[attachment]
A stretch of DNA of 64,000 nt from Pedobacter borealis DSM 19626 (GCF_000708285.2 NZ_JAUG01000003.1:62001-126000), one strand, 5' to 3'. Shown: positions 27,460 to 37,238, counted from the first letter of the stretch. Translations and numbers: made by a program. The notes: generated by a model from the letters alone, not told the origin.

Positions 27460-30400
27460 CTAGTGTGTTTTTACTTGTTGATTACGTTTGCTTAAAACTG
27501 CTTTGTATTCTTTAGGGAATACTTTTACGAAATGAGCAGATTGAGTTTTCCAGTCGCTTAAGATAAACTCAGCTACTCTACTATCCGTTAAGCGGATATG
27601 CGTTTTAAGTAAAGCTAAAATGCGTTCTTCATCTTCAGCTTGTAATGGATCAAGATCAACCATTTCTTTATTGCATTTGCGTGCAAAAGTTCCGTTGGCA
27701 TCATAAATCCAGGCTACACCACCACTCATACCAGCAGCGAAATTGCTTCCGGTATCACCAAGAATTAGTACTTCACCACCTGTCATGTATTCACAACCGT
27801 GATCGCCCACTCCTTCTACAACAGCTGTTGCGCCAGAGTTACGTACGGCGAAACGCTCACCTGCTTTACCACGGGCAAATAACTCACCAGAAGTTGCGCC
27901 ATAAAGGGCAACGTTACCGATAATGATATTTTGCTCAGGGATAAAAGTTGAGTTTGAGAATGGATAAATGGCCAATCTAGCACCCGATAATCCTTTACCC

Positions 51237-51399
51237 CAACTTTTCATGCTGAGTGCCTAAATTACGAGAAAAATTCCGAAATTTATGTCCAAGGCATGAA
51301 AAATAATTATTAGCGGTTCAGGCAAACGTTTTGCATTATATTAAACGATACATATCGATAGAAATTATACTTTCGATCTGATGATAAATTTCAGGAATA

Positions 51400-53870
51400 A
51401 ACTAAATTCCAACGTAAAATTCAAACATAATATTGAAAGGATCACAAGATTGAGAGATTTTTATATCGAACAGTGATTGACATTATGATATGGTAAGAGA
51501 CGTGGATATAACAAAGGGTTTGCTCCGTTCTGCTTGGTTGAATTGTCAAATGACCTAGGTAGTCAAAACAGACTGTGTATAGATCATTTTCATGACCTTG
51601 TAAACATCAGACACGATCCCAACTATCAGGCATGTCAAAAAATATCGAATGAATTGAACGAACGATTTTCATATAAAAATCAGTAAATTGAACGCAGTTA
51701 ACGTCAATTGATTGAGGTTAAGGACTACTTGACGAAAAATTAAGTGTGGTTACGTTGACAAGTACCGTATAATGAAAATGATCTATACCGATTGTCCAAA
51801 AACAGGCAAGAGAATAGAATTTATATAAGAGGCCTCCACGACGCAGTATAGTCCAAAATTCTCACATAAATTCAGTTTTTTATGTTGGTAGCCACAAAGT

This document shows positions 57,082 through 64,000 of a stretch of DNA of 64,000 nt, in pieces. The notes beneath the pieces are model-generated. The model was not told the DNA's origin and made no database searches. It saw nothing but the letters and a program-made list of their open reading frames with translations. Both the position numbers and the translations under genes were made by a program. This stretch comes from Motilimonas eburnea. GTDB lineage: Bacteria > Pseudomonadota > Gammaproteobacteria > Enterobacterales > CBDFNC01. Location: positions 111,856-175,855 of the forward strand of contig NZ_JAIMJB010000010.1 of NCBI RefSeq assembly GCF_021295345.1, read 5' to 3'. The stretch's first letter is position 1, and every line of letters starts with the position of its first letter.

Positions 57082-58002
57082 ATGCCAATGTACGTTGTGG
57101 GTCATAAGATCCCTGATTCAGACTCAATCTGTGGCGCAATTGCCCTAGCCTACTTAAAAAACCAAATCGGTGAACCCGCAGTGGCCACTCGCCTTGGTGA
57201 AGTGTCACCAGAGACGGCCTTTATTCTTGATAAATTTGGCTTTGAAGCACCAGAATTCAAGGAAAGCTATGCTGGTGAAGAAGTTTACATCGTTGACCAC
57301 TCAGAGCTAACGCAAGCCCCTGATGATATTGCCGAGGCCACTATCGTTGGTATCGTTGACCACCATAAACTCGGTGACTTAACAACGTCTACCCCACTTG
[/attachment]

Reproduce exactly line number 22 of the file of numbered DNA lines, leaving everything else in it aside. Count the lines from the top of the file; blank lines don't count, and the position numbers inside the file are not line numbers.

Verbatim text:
57101 GTCATAAGATCCCTGATTCAGACTCAATCTGTGGCGCAATTGCCCTAGCCTACTTAAAAAACCAAATCGGTGAACCCGCAGTGGCCACTCGCCTTGGTGA